AFL videogame

ACMI presents

Play It Again: Preserving Australia's Game History


This event has ended and tickets are no longer available.

This panel is going to scare you about just how vulnerable your software is ...

Dr Helen Stuckey

Join our panel at PAX as we talk all things games preservation.

The 1990s was an important era in Australian game development, with technological innovations such as Full-Motion-Video and motion capture helping to shape a new generation of games. Our panel will discuss the Play it Again ARC project, whose aims are to collect and preserve iconic titles from the era including Aussie Rules (1991), Krush Kill ‘n’ Destroy (1997) and the Team Fortress Mod of Quake (1996). We will explore some of the challenges facing the team from the technology of the era, and the ultimate goal of making these games playable once again via Emulation-as-a-Service. 


Seb Chan

Seb Chan is Chief Experience Officer at ACMI. He is responsible for the Experience & Engagement division of the museum gently guiding teams responsible for visitor experience, marketing, brand & communication design, digital products, ICT, as well as the museum’s collections, digitisation & digital preservation programs. Prior to this he led the digital renewal and transformation of the Cooper Hewitt Smithsonian Design Museum in New York (2011–15). At Cooper Hewitt he also led experiments in the acquisition of digital design including the first "App" to enter the Smithsonian’s permanent collection. Prior to this he drove the Powerhouse Museum’s pioneering work in open access, mass collaboration and digital experience during the 2000s. He has also worked as a museum consultant with institutions across North America, Europe and Asia. His work has won numerous awards. He also likes to make digital art, write and produce electronic music.

Candice Cranmer

Candice Cranmer is the Time-based Media Conservator at ACMI. Having worked in collections access and preservation for the past 10 years she has a keen interest in innovative conservation methodologies and is a co-convener of the Australian Institute for the Conservation of Cultural Materials (AICCM) special interest group ‘Electron’.

Dr Denise de Vries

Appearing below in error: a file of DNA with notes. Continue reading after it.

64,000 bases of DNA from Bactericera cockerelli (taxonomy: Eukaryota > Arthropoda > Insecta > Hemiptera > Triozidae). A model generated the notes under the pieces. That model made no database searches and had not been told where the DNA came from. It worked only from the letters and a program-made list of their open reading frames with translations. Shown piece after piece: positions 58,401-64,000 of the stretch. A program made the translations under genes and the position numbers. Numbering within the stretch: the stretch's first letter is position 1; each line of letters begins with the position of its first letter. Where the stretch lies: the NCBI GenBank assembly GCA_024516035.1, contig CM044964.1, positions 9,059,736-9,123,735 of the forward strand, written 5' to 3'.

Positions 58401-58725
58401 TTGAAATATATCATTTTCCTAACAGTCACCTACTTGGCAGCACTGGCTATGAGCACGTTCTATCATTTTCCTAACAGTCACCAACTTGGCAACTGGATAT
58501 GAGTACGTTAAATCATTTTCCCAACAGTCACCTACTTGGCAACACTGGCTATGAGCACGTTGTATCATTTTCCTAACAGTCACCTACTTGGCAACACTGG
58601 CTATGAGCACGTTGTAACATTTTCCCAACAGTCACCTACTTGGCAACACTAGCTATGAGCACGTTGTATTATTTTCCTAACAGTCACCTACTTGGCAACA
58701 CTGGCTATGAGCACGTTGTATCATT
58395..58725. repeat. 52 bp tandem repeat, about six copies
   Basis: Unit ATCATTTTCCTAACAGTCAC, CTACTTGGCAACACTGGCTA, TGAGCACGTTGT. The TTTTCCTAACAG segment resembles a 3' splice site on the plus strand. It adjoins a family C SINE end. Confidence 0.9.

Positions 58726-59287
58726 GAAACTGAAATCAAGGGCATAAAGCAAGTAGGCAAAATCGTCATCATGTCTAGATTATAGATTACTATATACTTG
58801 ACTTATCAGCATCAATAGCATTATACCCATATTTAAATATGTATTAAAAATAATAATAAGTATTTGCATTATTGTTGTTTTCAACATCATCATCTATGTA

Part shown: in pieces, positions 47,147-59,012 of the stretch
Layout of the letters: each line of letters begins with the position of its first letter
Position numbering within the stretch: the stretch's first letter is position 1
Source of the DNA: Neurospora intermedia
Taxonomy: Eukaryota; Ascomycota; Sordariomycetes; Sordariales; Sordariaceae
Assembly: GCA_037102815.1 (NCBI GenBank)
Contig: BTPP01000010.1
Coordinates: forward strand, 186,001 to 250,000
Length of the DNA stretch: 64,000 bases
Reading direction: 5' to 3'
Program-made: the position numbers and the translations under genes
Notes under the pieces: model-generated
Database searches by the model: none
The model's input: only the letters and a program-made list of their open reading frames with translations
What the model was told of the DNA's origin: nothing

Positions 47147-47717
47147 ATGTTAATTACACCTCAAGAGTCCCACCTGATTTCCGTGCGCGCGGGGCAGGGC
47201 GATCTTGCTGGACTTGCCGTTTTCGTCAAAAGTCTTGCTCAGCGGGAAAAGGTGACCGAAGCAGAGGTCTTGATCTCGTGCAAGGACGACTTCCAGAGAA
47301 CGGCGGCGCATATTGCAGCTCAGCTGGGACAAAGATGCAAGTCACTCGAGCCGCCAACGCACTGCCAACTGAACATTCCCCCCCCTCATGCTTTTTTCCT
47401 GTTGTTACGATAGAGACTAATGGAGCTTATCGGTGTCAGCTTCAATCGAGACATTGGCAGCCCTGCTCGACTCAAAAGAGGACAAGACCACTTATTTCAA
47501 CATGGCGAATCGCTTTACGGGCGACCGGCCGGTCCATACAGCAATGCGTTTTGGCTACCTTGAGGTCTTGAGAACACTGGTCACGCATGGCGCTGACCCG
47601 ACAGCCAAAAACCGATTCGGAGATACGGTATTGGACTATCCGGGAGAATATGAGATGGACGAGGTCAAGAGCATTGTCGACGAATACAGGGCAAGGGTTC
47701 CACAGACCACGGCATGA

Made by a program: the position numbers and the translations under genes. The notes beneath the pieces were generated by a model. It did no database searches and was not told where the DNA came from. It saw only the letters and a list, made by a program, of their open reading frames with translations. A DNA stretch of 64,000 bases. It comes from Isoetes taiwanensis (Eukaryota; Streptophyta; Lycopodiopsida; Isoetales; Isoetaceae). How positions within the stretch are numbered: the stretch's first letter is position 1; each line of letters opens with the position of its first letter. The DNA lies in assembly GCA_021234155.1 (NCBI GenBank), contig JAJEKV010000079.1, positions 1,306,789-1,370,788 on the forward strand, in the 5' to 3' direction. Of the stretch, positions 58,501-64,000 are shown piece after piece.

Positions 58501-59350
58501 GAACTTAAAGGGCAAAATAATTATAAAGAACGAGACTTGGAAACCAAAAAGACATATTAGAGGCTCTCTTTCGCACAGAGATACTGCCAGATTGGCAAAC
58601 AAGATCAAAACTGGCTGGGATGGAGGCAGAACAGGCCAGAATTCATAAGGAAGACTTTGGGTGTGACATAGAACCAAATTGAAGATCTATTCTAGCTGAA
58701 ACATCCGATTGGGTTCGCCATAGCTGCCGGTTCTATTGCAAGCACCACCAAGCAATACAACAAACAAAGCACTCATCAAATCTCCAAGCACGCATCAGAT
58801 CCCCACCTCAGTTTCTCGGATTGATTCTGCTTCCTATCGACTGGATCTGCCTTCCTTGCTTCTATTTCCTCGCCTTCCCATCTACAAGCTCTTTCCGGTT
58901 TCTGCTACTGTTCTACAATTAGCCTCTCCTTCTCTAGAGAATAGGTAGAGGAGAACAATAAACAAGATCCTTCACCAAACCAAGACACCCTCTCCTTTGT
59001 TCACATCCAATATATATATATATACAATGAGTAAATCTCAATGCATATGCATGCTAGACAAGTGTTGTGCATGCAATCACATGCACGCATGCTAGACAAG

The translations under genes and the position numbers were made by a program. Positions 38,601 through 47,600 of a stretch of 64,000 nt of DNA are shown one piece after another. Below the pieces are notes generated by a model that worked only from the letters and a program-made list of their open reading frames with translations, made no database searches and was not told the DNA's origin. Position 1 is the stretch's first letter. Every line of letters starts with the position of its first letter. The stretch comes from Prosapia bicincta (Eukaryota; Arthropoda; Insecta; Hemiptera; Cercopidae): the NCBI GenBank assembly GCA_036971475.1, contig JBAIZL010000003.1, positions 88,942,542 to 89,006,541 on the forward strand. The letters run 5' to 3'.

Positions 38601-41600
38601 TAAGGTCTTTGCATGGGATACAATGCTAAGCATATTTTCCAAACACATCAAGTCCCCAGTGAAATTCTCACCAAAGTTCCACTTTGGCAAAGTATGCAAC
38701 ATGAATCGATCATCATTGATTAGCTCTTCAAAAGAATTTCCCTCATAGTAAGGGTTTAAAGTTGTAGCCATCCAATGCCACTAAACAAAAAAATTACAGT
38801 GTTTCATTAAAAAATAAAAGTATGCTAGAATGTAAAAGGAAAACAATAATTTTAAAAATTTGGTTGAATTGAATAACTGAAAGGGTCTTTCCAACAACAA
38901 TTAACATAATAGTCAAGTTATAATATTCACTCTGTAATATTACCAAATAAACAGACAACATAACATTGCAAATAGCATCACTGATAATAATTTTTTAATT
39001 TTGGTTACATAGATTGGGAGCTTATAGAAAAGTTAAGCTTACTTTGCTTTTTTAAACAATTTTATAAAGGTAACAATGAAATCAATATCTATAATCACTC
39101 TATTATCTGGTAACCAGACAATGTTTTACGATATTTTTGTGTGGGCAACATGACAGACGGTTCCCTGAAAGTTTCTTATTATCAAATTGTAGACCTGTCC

Dr Denise de Vries is a computer science researcher at Swinburne and member of UNESCO PERSIST (Platform to Enhance the Sustainability of the Information Society Transglobally) technical taskforce. Dr de Vries has been in the ICT industry since the mid-1970s and has been developing techniques for digital preservation since the early 2000s. She has been a Chief Investigator on multiple Australian Research Council linkage projects including 'Play It Again: Creating a Playable History of Australasian Digital Games, for Industry, Community and Research Purposes' (2012–14) and “Play it again: preserving Australian videogame history” (2019–21).

Dr Cynde Moya

Dr Cynde Moya is a postdoctoral fellow at the Centre for Transformative Media Technologies at Swinburne University. She is a digital archivist and conservator specialising in vintage software preservation. She spent 2011–19 at Living Computers: Museum + Labs in Seattle, Washington, USA. After building the museum’s archival systems and training others in its functions, she was freed to focus on software preservation. She earned a Digital Archives Specialist (DAS) certificate from the Society of American Archivists, then spent several years as a member of the US-based Software Preservation Network (SPN). In her last two years at LCM+L Dr Moya was a recipient of a competitive grant from SPN called Fostering a Community of Practice (FCoP). The team worked together with Klaus Rechert and team at the University of Freiburg to essentially beta-test EaaS using a web-based sandbox.

Nick Richardson

Nick Richardson has worked in film archives for over 25 years. He previously worked at the Film Archives of the Australian Institute of Aboriginal and Torres Strait Islander Studies (AIATSIS), the ABC and the NFSA. At ACMI, Nick manages 250,000 moving image items ranging from 16mm film prints dating back to the early 1900s, videogames, to the latest in digital and VR art pieces. He has a particular focus on enabling public access.

Dr Helen Stuckey

Dr Helen Stuckey is a Senior Lecturer in the Bachelor of Design (Games) RMIT University, Melbourne, Australia. She was the inaugural Games Curator at ACMI (2004–09). Her research addresses game history and the curation and collection of videogames. She is the co-editor of Fans and Videogames: Histories, fandom, archives (2017, Routledge).


Sun 13 Sept 2020

5.15–6.15pm (AEST)


This free panel will take place online 5.15–6.15pm (AEST) on Sunday 13 September 2020.

You can attend by simply visiting the PAX Online website.

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